Councilman Ritchie Torres of the Bronx, as he himself admits, is something of a paradox.
He is a college dropout who quotes Nietzsche. He assiduously courts the press yet dreads public speaking. He distrusts power—and wants more of it.
At 27, Mr. Torres is the youngest member of the City Council, and in possession of the God-given and man-made gifts that future mayors, governors and senators are made of. In a city where identity politics reign supreme, he happens to be black, Hispanic and gay. As chairman of the Committee on Public Housing, he is fast mastering housing policy, while also speaking out on policing and LGBT issues.
“I like to defy preconceptions,” said Mr. Torres in a recent telephone interview. “I’m a college dropout, but I have the vocabulary of a professor. I enjoy being interesting.”
The quote comes off as boastful, but Mr. Torres is not much like the enfant terribles who have stormed the gates of municipal politics before him. He does not enjoy glad-handing, he is deferential to elders and has a Mario Cuomo-like penchant for self-analysis. “I’m a serial first-dater,” he said. “I lack the time to follow up because my life is so consumed with events, press conferences, hearings—all the features of political life.”
Elected in 2013, Mr. Torres grew up in public housing in the Bronx. He enrolled in NYU, but left school to work for Bronx Councilman James Vacca and quickly rose through the ranks as a key staffer. When Mr. Torres decided to run for office, he earned support from many labor unions and liberal organizations, though the Bronx Democratic machine backed another candidate. After winning his race, he flashed his political acumen, becoming the first Bronx elected official to support Melissa Mark-Viverito’s successful bid to become speaker of the body.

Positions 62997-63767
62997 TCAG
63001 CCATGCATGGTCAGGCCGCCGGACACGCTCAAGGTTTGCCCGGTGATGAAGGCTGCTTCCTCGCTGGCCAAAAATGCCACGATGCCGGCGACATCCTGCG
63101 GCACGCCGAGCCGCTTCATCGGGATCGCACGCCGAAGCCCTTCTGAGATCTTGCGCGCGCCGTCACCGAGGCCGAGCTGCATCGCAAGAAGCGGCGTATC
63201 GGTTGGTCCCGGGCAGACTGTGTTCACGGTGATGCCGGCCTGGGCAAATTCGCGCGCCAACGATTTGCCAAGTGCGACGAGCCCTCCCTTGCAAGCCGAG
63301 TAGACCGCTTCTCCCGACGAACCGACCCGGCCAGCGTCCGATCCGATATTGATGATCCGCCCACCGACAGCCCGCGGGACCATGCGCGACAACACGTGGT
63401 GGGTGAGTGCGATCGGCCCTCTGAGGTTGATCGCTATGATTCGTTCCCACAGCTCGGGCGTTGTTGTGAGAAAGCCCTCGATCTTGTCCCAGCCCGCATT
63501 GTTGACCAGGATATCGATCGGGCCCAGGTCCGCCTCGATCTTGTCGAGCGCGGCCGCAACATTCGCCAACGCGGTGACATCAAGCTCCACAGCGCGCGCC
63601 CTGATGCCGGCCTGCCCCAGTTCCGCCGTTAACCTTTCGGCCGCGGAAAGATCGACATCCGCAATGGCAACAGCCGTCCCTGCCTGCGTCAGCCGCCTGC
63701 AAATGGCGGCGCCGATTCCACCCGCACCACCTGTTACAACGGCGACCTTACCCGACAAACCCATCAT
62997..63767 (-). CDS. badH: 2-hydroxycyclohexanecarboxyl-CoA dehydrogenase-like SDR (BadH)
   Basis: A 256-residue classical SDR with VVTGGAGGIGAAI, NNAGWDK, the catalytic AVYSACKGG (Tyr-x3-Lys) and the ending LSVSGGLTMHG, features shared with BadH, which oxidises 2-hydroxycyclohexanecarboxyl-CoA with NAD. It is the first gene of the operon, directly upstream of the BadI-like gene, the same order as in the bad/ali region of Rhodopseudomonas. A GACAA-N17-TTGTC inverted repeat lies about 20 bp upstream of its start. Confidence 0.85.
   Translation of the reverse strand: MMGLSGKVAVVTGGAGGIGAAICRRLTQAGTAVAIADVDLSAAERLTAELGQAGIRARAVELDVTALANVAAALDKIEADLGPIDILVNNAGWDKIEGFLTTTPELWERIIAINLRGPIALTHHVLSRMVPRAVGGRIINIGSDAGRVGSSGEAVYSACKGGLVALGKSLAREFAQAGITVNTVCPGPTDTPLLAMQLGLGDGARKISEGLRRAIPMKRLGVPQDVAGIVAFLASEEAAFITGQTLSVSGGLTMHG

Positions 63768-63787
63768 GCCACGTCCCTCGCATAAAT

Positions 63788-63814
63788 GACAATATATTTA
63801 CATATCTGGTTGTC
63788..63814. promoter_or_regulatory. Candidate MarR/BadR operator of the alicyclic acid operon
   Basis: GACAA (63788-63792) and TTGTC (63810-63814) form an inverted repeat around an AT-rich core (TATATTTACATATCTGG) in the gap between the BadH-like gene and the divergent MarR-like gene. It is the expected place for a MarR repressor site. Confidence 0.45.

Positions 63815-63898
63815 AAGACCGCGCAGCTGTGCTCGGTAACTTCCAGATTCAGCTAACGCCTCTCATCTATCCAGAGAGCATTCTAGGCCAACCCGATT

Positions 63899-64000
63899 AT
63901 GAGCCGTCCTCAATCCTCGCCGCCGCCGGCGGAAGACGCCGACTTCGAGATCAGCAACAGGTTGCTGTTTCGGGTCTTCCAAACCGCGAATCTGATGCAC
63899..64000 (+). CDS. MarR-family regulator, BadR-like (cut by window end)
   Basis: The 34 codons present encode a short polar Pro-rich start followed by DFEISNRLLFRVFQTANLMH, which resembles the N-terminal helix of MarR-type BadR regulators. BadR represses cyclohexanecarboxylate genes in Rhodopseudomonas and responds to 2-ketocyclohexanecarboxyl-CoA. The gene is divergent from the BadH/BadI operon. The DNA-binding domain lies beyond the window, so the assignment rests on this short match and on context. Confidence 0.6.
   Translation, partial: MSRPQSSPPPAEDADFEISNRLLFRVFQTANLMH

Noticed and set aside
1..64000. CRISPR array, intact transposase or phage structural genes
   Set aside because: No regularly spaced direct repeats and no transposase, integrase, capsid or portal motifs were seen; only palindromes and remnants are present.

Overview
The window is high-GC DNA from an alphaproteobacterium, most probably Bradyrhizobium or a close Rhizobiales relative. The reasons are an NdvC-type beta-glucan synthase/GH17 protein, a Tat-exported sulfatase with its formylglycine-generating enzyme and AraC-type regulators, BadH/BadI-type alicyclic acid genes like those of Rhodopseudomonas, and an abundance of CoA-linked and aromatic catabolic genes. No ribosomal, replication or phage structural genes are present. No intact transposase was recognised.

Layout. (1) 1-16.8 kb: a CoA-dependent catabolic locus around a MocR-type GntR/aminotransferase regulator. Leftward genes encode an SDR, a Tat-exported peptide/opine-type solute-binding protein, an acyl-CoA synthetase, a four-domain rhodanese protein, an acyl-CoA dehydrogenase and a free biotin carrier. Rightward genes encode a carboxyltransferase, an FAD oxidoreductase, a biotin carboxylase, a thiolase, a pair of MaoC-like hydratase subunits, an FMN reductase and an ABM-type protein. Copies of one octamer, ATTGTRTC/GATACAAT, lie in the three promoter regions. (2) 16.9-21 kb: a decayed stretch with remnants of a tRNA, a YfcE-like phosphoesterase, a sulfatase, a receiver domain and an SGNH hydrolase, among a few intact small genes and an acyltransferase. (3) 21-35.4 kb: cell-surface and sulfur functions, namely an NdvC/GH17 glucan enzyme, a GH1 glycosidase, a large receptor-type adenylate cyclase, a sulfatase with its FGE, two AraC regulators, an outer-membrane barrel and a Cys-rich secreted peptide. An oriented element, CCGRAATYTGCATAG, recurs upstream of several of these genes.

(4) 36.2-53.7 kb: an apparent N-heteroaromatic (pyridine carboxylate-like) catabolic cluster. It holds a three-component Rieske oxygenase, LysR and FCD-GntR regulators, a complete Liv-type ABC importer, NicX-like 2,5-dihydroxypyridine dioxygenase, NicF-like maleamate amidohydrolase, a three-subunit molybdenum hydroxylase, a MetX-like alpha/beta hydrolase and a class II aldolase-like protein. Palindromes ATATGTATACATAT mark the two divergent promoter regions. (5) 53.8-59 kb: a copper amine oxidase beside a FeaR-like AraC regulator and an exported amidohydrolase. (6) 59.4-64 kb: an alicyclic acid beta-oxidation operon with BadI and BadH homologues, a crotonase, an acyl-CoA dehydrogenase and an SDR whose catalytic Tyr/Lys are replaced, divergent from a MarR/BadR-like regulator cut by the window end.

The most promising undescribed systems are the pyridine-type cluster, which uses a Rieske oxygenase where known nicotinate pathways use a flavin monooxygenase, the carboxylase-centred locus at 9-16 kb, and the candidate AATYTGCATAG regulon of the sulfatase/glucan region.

Mr. Torres cited holding the first-ever Council hearing in a public housing development as his proudest moment in office so far; the unorthodox stage offered working-class constituents the rare chance to observe governance up close.
Mr. Torres generates more press than most of his colleagues. He frequently sponsors legislation, such as a bill last year to license industrial laundry plants (which critics argue often endanger employees who handle dangerous chemicals) and offers up biting—and quotable—critiques of the mayor or his police commissioner, Bill Bratton.
For example, he once told the Observer that Mr. Bratton, revered in law enforcement circles, is an “arrogant, imperious commissioner who plays by his own set of rules, feels accountable to no one but himself, and drips with disdain for democratic law-making.”
The Bronx councilman said he is simply in awe of no one.
“There’s no place for idolatry in politics,” he said. “I’m inspired by Nietzsche. He wrote Twilight of the Idols and was irreverent toward idols like Socrates, even Jesus Christ,” he said. “I have a deep suspicion of power.”
Mr. Torres wishes the Council, which wields far less power than the mayor, had a greater staff capacity to conduct more stringent oversight hearings; the councilman feels most at home when he’s grilling city agency heads. “The Council,” he fretted, “has broad powers under the charter, but lacks the resources to exercise that power to its full potential.” Therefore, he continued, “there’s far less respect for the Council than there should be” and “the mayor’s office sucks up all the oxygen in the room.”
Mr. Torres, who is able to serve in the Council through 2021, admits he wants a promotion—eventually.
“I am intent on advancing politically,” he admitted. “What that looks like remains to be seen.”
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